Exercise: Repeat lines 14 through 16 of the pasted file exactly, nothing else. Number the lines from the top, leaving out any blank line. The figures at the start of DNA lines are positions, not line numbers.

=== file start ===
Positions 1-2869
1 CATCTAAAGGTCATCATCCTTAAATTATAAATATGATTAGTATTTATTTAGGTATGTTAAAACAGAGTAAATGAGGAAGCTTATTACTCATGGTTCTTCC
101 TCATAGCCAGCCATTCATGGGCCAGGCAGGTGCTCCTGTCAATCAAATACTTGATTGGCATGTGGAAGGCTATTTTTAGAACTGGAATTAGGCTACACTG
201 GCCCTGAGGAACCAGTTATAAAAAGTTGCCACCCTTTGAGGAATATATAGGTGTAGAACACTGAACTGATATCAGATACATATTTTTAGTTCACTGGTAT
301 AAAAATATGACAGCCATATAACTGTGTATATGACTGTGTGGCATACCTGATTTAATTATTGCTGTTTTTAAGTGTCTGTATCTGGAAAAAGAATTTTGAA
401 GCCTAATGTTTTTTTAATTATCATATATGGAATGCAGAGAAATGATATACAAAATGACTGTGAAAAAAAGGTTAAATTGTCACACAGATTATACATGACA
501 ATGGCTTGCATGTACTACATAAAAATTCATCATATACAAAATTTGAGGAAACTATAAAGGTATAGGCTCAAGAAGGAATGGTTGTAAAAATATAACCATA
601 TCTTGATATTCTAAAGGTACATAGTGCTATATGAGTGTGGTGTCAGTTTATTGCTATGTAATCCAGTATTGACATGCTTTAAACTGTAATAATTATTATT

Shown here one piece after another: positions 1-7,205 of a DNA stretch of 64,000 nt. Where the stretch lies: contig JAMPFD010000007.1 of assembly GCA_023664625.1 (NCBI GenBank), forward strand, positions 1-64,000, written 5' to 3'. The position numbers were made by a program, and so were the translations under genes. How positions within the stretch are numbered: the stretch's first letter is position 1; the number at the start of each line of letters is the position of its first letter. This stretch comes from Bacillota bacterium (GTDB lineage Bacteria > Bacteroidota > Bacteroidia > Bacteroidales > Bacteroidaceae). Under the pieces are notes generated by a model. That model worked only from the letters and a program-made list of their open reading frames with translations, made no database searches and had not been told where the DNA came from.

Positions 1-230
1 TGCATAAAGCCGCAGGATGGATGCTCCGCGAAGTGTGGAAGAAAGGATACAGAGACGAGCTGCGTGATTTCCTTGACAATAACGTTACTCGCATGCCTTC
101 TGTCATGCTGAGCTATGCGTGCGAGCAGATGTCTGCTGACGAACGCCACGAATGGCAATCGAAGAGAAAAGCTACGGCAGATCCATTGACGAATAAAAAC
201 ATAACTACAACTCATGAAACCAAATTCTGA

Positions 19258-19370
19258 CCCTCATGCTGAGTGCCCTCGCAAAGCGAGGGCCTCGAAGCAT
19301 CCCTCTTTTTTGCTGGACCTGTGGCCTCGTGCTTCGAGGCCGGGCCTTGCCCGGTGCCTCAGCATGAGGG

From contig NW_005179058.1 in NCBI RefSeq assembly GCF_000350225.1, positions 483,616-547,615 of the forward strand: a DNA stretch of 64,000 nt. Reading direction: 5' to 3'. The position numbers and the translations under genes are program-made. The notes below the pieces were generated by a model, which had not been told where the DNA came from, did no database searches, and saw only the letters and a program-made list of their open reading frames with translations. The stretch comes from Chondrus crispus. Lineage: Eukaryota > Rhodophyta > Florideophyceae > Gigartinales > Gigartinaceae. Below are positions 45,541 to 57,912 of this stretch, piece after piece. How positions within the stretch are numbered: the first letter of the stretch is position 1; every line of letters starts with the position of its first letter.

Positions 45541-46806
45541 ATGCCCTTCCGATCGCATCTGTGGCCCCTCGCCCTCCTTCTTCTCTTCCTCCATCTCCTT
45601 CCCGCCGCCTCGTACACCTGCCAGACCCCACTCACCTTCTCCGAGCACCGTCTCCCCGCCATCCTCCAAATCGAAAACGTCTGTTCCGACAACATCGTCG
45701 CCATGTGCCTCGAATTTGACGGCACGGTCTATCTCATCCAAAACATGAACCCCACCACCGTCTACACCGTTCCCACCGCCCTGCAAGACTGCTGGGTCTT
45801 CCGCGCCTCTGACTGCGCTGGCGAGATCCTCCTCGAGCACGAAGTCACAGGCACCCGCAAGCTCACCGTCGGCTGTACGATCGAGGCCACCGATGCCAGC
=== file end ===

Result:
Positions 19258-19370
19258 CCCTCATGCTGAGTGCCCTCGCAAAGCGAGGGCCTCGAAGCAT
19301 CCCTCTTTTTTGCTGGACCTGTGGCCTCGTGCTTCGAGGCCGGGCCTTGCCCGGTGCCTCAGCATGAGGG